By SeeFoon Chan-Koppen
My first fish head curry on arriving in Ipoh more than 20 years ago was at the Up and Up restaurant on Jalan Yang Kalsom. Then I used to traipse up the dingy steps or take the rickety lift to the top floor of Wisma Kinta and tuck into my two favourite dishes, the fish head curry and the petai prawns, ignoring all the while the less than salubrious surroundings.
I still do that occasionally now in an ambiance that is a much more appetising one in Ipoh Garden East. Now Up and Up has changed ownership and I was there recently to sample its fare. I have been to the same restaurant under the old management and found myself somewhat disappointed in the quality and so when my friend, lawyer Angie Neoh invited me and my Foodie Kaki Ginla Chew, I was not over-enthusiastic.
To my surprise who should greet me enthusiastically was Andy Boy (Lee Yoke Kai) hairstylist, beautician and tattoo specialist (eyes and lips) extraordinaire who together with his elder sister, has taken ownership and with a new chef, is cooking up a storm.
“Boy, I didn’t realise you’re into food,” I exclaimed, “I thought only in beauty and rejuvenation.’ It turns out that he was very much into food, directing his artistic flair into creating exquisite, unusual and delicate drinks and desserts that are pleasing to both the eye and the palate. For example, his dried tangerine skin which he makes himself is a labour of love. Using fresh tangerine skin, he steams, then dries in the sun and repeats the process nine times and then he mixes in liquorice root powder. The resultant drink which he makes with the skin and freshly squeezed lemon was refreshing and cooling.
Let’s go back to the Fish Head Curry, the signature dish that has made Up and Up renowned and the number one go-to choice for many in Ipoh. Here the curry is mild, tangy, neither too sweet nor too sour, laden with ladies fingers and tomatoes; the fish head market-fresh with sweet flesh. Market price.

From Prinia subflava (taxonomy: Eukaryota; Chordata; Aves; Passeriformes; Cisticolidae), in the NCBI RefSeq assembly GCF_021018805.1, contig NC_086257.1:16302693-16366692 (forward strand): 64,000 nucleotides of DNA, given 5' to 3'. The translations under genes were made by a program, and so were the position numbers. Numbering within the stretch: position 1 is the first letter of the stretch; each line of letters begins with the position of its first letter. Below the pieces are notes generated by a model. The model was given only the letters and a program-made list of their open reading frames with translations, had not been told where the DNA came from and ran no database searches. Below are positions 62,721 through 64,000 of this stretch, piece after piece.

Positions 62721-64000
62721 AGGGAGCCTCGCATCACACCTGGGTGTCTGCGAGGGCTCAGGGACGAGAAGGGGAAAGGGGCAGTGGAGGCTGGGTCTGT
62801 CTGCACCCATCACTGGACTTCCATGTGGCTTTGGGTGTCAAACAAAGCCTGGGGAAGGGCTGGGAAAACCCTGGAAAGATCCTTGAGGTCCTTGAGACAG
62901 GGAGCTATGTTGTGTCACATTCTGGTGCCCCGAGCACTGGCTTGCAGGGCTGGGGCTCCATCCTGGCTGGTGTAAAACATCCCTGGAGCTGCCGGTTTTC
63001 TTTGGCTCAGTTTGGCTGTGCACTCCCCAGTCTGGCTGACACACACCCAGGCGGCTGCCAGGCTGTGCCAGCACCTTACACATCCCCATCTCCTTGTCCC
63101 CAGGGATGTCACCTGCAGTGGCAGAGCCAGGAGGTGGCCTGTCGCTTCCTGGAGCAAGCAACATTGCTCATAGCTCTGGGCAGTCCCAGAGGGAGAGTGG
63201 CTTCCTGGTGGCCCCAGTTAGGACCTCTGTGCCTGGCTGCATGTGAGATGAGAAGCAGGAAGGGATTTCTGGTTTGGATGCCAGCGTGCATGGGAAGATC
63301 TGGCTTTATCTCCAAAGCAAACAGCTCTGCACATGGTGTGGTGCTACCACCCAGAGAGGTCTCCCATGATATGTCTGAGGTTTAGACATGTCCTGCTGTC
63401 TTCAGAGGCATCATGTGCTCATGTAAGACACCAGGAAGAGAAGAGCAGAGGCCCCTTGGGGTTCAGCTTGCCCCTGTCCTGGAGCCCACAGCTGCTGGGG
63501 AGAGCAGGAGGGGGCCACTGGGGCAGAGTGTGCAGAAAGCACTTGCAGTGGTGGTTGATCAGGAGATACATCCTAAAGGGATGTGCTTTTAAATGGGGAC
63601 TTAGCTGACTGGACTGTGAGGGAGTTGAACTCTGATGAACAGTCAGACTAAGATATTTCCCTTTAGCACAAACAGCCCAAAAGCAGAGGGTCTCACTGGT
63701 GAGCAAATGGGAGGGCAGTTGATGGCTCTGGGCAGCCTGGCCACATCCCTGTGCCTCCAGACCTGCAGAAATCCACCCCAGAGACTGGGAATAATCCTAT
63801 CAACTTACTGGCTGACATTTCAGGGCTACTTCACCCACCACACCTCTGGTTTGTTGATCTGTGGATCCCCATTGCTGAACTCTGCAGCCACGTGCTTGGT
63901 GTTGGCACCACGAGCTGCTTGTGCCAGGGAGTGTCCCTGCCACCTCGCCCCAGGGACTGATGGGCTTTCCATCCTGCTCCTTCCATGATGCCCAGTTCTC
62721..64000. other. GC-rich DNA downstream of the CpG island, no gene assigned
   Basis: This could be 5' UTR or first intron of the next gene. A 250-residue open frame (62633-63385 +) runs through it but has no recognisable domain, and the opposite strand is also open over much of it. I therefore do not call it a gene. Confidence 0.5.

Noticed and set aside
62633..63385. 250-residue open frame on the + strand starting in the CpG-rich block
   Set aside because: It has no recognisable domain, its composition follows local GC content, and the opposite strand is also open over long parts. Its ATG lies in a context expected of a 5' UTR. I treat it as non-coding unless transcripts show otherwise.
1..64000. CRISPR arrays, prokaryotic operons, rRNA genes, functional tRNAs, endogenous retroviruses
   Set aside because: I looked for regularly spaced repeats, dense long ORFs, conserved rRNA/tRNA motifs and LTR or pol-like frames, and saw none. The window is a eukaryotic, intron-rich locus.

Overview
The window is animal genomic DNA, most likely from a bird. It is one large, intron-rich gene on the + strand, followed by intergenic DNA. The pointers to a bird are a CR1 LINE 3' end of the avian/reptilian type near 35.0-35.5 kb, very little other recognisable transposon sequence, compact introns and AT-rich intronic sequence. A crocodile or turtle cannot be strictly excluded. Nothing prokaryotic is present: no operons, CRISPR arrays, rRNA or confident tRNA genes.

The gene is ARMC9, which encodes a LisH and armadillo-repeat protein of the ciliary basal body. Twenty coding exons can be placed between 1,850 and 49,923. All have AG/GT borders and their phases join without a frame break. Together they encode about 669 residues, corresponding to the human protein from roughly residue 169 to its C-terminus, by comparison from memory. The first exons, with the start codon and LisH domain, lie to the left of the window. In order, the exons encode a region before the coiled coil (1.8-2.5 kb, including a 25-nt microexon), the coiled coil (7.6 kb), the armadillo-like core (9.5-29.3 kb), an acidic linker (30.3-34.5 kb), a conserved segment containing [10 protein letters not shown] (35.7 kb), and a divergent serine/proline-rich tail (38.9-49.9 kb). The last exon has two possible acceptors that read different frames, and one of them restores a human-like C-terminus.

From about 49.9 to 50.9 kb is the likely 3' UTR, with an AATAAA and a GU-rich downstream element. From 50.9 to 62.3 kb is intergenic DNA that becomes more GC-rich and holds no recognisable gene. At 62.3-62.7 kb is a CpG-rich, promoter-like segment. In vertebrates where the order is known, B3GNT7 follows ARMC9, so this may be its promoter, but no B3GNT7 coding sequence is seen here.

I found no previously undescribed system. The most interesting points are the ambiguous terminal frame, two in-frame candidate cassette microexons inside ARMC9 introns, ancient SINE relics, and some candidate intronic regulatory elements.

Andy’s chef is a different chef from the old management. Ah Po as he is called, has a distinctive flair as every dish that we had was superlative. We started with something that in a Nonya restaurant would be called a Ju Hu Char, finely julienned sang kuang or Mexican Yam Bean and carrots stir-fried with fine slivers of dried squid and chicken served with fresh lettuce cups and a lovely chilli paste. RM14 small, RM21 medium, RM28 large.
The combination bitter melon and pumpkin, called in Chinese Seen Fu Hao Teem (meaning bitter first, finishing with sweetness) finger-size chunks coated in batter and salted egg yolk, was succulent inside and delicately crispy on the outside. RM16 small, RM24 medium, large RM32.
They also do a Fried Chicken in the same batter which is tender, succulent and yummilicious – small RM20, medium RM30, large RM40.
This was followed by the Petai Prawns, easily one of the best I’ve ever had; the thick sambal coating fragrant with belacan, the petai firm and the prawns, large, firm and ocean-fresh – RM28 small, RM42 medium, large RM56.
The Si Yow Wong Gai which is chicken chunks dry braised in dark soya sauce with garlic, onions and topped with scallions. The chicken was tender and succulent and cooked to the right degree of doneness. RM16 small, medium RM24, large RM32.
On another occasion I went totally porky. I was told to try the braised Pork Belly with Chinese shiitake mushrooms, which arrived in a thick brown gravy and best eaten with Man Tou (Chinese steamed buns). The pork was tender with the fat quiveringly jelly-like. Heaven in a mouthful. RM30 small, large RM60.
Another pork dish which is one of those ‘die die, must try’ dishes is the Ham Yu Fah Lam Po or Pork Belly with salted fish. Its one of those dishes that you almost have to eat with white rice just to soak up the sauce which is so aromatic and redolent with the salted fish flavours. Small RM18, medium RM27 and large RM36.
For desserts, there are two light specialties of the house. The first is their Tao Fu Fa or soya bean curd, a fairy light curd, smooth as silk and glides down your throat like a cloud of soothing goodness. The serving wooden tub is a delight to behold and the bean curd comes with a choice of two syrups, ginger and gula melaka (small RM8, big RM16).
The next is an ‘Andy Boy’ special, an intriguing golden square of jelly (the collagen is extracted from two hours of stewing fish scales). It is available in two flavours, guai fa (made of kei chi or goji berries and flesh of longan) and lemon (made of lemon, lemon peel, chan pei (tangerine peel)). The guai fa jelly is best eaten on its own just like that while the lemon one is served garnished with peppermint leaves and lemon slice topped with lemon juice and some salt. Delectable and light – RM4 per slice.Up and Up Restaurant33 Jalan Medan Ipoh 10Bandar Bahru Medan Ipoh31400 Ipoh Perak.Tel: 05 549 2588Business hours: 10.30am-3pm and 5.30pm-10.30pm (closed on Tuesdays).